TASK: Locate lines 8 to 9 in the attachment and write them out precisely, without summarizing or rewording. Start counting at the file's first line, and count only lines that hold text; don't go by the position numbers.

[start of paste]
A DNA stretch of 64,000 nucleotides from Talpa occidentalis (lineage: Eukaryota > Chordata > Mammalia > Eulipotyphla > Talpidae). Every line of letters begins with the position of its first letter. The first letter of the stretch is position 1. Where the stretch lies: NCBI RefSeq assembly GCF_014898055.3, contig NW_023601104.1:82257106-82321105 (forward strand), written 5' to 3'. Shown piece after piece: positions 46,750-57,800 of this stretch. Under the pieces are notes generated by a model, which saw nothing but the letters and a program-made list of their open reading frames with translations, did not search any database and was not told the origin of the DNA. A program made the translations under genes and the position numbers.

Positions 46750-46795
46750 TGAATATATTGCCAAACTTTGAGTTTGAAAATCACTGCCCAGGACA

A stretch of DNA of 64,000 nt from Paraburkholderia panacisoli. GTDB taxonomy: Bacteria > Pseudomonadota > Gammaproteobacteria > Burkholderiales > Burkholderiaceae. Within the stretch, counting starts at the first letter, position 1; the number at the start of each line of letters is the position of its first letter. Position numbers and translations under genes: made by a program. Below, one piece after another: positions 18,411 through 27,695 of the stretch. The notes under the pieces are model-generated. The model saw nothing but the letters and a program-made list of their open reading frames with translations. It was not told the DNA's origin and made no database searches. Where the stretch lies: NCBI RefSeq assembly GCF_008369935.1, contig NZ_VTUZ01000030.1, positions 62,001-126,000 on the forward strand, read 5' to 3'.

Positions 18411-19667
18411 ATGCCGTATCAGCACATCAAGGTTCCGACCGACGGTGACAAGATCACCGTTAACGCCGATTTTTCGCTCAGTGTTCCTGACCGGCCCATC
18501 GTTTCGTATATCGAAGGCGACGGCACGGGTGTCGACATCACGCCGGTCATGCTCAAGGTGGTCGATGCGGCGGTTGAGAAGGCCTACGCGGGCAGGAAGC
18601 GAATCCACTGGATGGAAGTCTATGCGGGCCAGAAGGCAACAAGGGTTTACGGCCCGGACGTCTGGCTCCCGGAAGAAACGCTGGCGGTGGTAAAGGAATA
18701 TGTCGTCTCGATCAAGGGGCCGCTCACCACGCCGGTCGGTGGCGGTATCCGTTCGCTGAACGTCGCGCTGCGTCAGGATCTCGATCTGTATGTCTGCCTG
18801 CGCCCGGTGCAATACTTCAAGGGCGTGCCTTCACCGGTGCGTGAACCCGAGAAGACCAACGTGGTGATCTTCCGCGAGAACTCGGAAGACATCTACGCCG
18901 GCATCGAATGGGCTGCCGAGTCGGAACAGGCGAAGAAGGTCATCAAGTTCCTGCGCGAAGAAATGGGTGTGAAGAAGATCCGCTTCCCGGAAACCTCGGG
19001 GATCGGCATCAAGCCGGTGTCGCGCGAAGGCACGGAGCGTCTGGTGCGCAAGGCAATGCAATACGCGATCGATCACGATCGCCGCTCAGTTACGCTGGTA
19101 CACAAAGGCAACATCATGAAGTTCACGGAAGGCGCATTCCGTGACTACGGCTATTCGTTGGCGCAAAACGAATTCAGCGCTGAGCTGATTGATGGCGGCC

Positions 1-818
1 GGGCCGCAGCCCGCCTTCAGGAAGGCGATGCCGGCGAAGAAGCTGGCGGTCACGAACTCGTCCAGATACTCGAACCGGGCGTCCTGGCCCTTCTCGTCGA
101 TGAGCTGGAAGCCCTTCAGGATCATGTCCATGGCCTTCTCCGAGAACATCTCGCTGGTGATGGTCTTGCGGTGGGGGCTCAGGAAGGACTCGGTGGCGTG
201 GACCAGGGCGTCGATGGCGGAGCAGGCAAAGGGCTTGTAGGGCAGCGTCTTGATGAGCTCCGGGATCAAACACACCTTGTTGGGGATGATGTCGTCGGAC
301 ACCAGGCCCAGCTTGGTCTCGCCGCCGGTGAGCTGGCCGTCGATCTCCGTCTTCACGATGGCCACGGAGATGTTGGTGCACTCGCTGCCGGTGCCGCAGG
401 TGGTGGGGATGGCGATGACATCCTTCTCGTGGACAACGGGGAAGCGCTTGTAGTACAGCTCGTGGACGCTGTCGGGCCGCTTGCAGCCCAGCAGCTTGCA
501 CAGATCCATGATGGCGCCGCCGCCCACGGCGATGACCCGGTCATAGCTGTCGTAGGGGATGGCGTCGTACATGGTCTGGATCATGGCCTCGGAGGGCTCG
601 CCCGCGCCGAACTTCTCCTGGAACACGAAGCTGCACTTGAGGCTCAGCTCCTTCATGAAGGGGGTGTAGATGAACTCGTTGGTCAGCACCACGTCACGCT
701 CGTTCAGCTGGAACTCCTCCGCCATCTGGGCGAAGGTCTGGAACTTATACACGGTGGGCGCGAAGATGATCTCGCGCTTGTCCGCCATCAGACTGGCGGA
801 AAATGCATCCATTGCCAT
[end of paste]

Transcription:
18601 GAATCCACTGGATGGAAGTCTATGCGGGCCAGAAGGCAACAAGGGTTTACGGCCCGGACGTCTGGCTCCCGGAAGAAACGCTGGCGGTGGTAAAGGAATA
18701 TGTCGTCTCGATCAAGGGGCCGCTCACCACGCCGGTCGGTGGCGGTATCCGTTCGCTGAACGTCGCGCTGCGTCAGGATCTCGATCTGTATGTCTGCCTG